The Shack

The Shack The Shack by William P. Young

My rating: 3 of 5 stars
There has been a lot of buzz around this book. I probably wouldn’t have read it, except that I was intrigued after reading an excerpt on The first chapter was lyrical and full of wonderful imagery. So I decided to read it. Unfortunately, the author didn’t sustain that throughout the book. There were glimpses of it though. I hope this aspect of the author’s writing will grow with future efforts.

This is a book with a mission. Or a message. I’m not sure quite what that is. At times the author seems to beat you over the head with it. I almost expected devotional questions after each chapter. The mix of liberal ideas about the nature of God with conservative theology doesn’t quite work for me. Clearly the author wants to bring joy and hope to readers who are struggling with their own broken dreams and damaged hearts. And I do think this book has the ability to do that. While I don’t share the author’s theological stance, he creates room for each person to find their own relationship with God. Some have criticized that it anthropomorphizes God too much. Others, that the story is sappy and trite, and like a bad teenage fantasy novel. Yes, the story is silly at times. But it would make a great movie!

We all anthropomorphize God, creating Him in our own image, or at least in an image that is comfortable for us. Mr. Young’s depiction of the Trinity is an attempt to move people out of old religious stereotypes. It certainly isn’t meant to be taken literally. Even at the end of the book, there is a certain ambiguity about whether the encounter at the shack actually happened, or was it all the result of a blow to the head, or the aftermath of a car accident and coma? But most of the time I found myself thinking this is really silly. God doesn’t operate this way. The “miracle” of Mack’s healing was too superficial, and too “easy.”

Whatever your religious beliefs, the themes of wrestling with why God allows evil things to happen, the nature of free will, and the power of forgiveness are universal. Book clubs will find much to discuss here.

The Sweetness At the Bottom of the Pie

The Sweetness at the Bottom of the Pie (The BuckShaw Chronicles, #1) The Sweetness at the Bottom of the Pie by Alan Bradley

What a delightful book! I’m giving this one 5 stars. It’s a sort of English cozy, full of historical details, with an outrageous child protagonist, who is sometimes scary with her single-minded intensity. She is at once both precocious and naive, delightful and alarming, and utterly fearless. The cast of characters with their charming eccentricities rivals Alexander McCall-Smith as does the laugh-out-loud humor. I sincerely hope this will be made into a movie, and I have already put my name on the waiting list for book # 2,  The Weed That Strings the Hangman’s Bag, coming out in March. While written for adults, precocious older children and young adults would also find this enjoyable.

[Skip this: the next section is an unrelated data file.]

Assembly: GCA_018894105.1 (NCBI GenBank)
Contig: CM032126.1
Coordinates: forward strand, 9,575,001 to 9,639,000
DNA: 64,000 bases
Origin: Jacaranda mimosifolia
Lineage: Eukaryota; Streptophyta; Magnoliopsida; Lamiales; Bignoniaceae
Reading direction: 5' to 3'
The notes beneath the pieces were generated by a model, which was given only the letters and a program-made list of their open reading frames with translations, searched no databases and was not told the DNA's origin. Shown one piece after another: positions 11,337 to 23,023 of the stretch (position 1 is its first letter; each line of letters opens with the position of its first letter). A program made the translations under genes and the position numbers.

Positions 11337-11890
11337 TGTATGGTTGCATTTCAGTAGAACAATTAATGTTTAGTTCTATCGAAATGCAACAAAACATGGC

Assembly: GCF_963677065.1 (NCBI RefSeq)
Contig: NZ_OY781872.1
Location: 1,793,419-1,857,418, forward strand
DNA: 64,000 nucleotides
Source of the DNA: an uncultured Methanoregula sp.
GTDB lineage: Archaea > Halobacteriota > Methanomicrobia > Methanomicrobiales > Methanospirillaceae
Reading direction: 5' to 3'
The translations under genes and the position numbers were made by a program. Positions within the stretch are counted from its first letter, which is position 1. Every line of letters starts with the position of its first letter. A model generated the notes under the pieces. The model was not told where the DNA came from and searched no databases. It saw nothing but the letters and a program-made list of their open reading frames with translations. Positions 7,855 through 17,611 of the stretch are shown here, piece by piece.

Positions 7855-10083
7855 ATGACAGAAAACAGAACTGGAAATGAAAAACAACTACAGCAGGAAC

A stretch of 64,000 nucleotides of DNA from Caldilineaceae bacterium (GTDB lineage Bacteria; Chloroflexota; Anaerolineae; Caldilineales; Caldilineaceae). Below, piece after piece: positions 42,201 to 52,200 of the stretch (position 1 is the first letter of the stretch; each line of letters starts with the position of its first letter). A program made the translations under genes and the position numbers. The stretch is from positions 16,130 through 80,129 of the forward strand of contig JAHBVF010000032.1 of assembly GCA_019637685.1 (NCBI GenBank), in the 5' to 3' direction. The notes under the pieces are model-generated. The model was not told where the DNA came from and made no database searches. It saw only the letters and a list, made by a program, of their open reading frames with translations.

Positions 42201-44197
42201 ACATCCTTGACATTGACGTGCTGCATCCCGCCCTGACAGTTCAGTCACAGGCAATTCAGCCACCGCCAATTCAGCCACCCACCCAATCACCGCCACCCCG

Book description from Amazon:
“In his wickedly brilliant first novel, Debut Dagger Award winner Alan Bradley introduces one of the most singular and engaging heroines in recent fiction: eleven-year-old Flavia de Luce, an aspiring chemist with a passion for poison. It is the summer of 1950 – and a series of inexplicable events has struck Buckshaw, the decaying English mansion that Flavia’s family calls home. A dead bird is found on the doorstep, a postage stamp bizarrely pinned to its beak. Hours later, Flavia finds a man lying in the cucumber patch and watches him as he takes his dying breath. For Flavia, who is both appalled and delighted, life begins in earnest when murder comes to Buckshaw. “I wish I could say I was afraid, but I wasn’t. Quite the contrary. This was by far the most interesting thing that had ever happened to me in my entire life.”

To Flavia the investigation is the stuff of science: full of possibilities, contradictions, and connections. Soon her father, a man raising his three daughters alone, is seized, accused of murder. And in a police cell, during a violent thunderstorm, Colonel de Luce tells his daughter an astounding story — of a schoolboy friendship turned ugly, of a priceless object that vanished in a bizarre and brazen act of thievery, of a Latin teacher who flung himself to his death from the school’s tower thirty years before. Now Flavia is armed with more than enough knowledge to tie two distant deaths together, to examine new suspects, and begin a search that will lead her all the way to the King of England himself. Of this much the girl is sure: her father is innocent of murder — but protecting her and her sisters from something even worse….

An enthralling mystery, a piercing depiction of class and society, The Sweetness at the Bottom of the Pie is a masterfully told tale of deceptions — and a rich literary delight.”

The Lion, the Witch, and the Wardrobe

The Lion, the Witch and the Wardrobe Movie Tie-in Edition (rack) (Narnia) The Lion, the Witch and the Wardrobe by C.S. Lewis